Some US seafood companies that import from China say they know their seafood is untainted by crimes because they are provided with “catch certificates” by Chinese processors that indicate the provenance of the catch, detailed down to the level of which ship caught it, and where. These documents are far from foolproof, because they are self-reported, often unverifiable, and filled out at the processing plant, not on the ships themselves where the crimes occur, said Sara Lewis from FishWise, a nonprofit organisation that does seafood sustainability consulting. The catch certificates also say nothing about labour conditions.
Tracking Chinese ships
To document the nature of these traceability gaps as catch moves from bait to plate, a team of reporters followed and, in some instances, boarded for inspection, Chinese fishing ships at sea in several locations, including in the waters close to North Korea, Gambia, the Falkland Islands and the Galapagos Islands.
The team followed the ships by satellite back to ports, and then to pin down who was cleaning, processing and freezing the catch for eventual export, it tracked Chinese fishing ships as they moved their catch to refrigeration ships and carried it to ports in China, where the trucks were filmed and followed to the processing plants. The reporters used export records to track the seafood to grocery stores, restaurants and food service companies in the EU and US.
This investigation revealed examples of gaps in tracking at each handoff. Roughly 350 miles west of the Galapagos Islands, on a Chinese squid fishing ship, a deckhand opened the freezers several floors below deck to reveal stacks of frozen catch in white bags. He explained that they leave the fishing ship names off bags because that allows them to transfer cargo more easily to other fishing ships owned by the same company. This gives fishing companies greater versatility but also makes it impossible for downstream buyers to know what ship actually caught their fish.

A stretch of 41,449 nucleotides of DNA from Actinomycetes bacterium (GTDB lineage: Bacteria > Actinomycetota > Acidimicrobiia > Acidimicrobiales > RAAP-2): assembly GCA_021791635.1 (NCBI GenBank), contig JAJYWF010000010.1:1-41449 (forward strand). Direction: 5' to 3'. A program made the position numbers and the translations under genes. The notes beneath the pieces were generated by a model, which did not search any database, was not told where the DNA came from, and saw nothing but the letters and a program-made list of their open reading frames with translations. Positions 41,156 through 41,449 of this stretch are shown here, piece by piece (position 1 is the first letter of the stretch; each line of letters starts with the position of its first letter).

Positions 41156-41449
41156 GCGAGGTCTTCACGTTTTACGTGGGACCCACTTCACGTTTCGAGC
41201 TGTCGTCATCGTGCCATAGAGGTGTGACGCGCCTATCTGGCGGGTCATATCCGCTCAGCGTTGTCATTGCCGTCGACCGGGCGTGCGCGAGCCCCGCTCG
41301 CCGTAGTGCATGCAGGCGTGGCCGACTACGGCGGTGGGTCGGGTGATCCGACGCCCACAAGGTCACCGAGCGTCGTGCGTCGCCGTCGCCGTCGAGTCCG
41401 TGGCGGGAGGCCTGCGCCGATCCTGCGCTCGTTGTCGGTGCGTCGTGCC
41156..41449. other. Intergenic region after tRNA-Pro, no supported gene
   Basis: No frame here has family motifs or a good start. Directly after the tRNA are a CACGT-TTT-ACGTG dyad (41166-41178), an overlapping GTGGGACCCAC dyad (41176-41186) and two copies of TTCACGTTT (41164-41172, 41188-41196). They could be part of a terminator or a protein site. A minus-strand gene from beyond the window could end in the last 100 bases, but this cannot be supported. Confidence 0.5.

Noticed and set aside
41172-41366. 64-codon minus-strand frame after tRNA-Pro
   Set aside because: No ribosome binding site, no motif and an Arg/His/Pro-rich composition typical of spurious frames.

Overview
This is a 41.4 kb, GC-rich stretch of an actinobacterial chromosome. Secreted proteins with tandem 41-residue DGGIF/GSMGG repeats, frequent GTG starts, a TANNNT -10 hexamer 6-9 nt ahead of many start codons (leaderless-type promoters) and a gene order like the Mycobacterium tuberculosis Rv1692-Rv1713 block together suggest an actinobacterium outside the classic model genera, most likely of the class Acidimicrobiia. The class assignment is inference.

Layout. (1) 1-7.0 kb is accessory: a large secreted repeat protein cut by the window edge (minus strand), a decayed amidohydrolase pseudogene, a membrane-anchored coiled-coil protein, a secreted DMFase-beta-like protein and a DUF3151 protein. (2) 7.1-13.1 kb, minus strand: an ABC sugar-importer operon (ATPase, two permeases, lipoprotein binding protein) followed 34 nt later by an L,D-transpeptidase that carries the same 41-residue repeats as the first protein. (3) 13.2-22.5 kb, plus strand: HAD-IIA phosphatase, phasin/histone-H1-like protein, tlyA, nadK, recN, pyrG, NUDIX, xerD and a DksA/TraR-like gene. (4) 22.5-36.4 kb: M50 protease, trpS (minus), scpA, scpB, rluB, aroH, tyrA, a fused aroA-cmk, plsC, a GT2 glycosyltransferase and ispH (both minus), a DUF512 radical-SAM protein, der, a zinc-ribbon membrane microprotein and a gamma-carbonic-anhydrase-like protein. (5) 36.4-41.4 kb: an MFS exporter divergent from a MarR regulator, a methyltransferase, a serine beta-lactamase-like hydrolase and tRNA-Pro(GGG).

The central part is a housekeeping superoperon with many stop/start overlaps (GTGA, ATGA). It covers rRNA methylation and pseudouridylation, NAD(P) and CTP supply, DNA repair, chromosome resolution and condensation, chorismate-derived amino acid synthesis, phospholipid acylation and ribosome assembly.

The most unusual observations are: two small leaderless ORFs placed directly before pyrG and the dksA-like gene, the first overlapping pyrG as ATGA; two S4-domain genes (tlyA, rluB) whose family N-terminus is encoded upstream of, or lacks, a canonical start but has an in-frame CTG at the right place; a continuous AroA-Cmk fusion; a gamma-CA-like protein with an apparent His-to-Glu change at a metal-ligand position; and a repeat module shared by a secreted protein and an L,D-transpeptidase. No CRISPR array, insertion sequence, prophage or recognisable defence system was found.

On the bridge of another ship, a Chinese captain opened his fishing logbook, which is supposed to show where, when and what was caught. The first two pages had writing on them, but the rest were blank. “No one keeps those,” a captain said about the logs, noting that company officials on land reverse engineer the information later. In processing plants, the squid on the conveyor belts was often separated not based on the ship that caught it but instead based on weight, quality, size and type based on the market willing to pay a premium for each attribute.
Seafood is the planet’s last major source of wild protein and it is also the largest internationally traded food commodity. Experts cite a variety of reasons that they worry about China’s domination over this market. Political analysts like Whitley Saumweber and Ty Loft at the Center for Strategic and International Studies in Washington, D.C., say China’s near monopoly over distant-water fishing “imperils the food security of millions of people,” especially in developing countries that rely most on fish for their source of protein.